Results: A total of 12 articles were included in this review. In reviewing the effects of telerehabilitation for patients with heart failure, it was found that 4 out of 6 randomized controlled trials (RCTs), a single prospective study, and 4 out of 5 reviews reported increased quality of life for patients. For physical capacity, 4 RCTs and 3 systematic reviews revealed increased physical capacity. Depression or depressive symptoms were reported as being reduced in 1 of the 6 RCTs and in 2 of the 5 reviews. Anxiety or anxiety-related symptoms were reported as reduced in only 1 review. High adherence to the telerehabilitation program was reported in 4 RCTs and 4 reviews. It should be mentioned that some of the reviewed articles described the same studies although they employed different outcome measures.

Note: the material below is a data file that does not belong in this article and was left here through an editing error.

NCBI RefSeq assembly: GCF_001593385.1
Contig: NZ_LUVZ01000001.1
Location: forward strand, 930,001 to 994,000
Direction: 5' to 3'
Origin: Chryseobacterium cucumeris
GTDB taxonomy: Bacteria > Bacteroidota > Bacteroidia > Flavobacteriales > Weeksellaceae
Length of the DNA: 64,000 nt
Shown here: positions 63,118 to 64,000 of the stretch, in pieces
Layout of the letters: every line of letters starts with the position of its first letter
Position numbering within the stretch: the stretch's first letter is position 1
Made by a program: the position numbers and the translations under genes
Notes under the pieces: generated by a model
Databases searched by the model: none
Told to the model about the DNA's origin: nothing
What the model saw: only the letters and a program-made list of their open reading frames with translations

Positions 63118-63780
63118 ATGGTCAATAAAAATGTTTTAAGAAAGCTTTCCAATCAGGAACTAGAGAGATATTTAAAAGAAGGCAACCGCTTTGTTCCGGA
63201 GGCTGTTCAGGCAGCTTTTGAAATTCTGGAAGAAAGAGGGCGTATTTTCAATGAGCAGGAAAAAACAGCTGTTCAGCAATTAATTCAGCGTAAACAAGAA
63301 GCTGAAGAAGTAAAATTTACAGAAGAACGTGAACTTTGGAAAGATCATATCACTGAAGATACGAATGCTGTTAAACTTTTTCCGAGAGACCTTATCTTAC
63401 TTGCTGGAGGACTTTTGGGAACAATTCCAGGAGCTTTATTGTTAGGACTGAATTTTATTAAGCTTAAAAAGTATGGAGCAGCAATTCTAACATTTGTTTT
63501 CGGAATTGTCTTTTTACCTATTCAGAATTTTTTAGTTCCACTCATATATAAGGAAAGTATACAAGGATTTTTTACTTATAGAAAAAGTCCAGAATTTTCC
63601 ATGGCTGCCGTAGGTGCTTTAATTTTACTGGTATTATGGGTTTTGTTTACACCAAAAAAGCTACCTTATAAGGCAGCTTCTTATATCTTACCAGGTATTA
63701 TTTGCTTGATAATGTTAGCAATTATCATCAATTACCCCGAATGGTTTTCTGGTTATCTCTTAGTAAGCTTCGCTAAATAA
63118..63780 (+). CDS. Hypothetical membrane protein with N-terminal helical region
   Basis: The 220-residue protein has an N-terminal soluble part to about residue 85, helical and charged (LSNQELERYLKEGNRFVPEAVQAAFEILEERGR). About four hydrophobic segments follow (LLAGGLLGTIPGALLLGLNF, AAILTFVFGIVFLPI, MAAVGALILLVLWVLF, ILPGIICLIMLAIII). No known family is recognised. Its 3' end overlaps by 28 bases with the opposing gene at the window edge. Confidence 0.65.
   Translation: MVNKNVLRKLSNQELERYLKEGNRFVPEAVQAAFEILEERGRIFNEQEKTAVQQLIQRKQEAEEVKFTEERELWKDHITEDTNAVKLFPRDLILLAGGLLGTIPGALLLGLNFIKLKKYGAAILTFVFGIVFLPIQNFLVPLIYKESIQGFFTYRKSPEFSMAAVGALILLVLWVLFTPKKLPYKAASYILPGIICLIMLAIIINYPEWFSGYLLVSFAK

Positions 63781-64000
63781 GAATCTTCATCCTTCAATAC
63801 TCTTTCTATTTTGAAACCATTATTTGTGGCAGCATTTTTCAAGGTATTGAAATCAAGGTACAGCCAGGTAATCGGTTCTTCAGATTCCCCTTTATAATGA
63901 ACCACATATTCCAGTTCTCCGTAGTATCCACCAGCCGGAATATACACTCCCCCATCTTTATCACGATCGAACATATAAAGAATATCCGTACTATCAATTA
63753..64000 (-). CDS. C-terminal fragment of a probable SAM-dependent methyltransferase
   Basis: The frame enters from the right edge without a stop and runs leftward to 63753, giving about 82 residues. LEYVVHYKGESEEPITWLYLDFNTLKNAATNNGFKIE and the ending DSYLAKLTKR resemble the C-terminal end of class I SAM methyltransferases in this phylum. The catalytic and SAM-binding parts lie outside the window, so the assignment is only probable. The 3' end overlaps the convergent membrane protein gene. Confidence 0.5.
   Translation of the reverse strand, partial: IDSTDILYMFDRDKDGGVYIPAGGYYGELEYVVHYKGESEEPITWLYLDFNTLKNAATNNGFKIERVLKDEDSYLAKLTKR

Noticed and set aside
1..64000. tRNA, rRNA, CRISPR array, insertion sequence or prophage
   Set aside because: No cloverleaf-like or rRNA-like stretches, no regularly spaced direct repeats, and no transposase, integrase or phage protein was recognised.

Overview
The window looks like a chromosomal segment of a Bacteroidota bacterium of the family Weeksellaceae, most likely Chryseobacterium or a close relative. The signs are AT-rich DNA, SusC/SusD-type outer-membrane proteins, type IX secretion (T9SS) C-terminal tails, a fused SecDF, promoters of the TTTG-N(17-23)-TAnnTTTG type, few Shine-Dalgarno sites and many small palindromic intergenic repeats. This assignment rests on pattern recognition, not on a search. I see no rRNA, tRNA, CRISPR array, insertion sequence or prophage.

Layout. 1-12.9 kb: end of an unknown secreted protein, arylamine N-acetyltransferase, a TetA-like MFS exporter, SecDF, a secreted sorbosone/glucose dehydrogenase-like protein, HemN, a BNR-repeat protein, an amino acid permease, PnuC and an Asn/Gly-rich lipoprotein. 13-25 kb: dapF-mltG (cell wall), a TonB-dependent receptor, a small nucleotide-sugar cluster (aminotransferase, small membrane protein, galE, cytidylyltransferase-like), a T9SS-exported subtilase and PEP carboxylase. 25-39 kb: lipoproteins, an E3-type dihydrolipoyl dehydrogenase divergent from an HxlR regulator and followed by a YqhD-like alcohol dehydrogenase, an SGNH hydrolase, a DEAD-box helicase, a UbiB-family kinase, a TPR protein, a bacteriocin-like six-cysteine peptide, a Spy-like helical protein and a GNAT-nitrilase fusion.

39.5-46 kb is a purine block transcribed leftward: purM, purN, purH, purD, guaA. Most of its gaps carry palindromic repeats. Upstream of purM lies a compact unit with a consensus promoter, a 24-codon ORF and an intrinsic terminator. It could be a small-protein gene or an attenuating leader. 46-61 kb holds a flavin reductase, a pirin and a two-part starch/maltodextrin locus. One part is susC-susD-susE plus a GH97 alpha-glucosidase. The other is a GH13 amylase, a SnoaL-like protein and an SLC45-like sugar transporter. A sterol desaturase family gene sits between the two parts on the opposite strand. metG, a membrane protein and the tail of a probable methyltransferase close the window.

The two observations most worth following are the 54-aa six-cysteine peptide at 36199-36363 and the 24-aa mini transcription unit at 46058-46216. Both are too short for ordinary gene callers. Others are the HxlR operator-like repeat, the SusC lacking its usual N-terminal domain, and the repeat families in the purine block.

Conclusions: It was found that there is a tendency toward improvement in patients’ quality of life and physical capacity when telerehabilitation was used in heart failure management. The outcome measures of depression, anxiety, and adherence to the intervention were found to be positive. Additional research is needed to determine more precise and robust effects of telerehabilitation.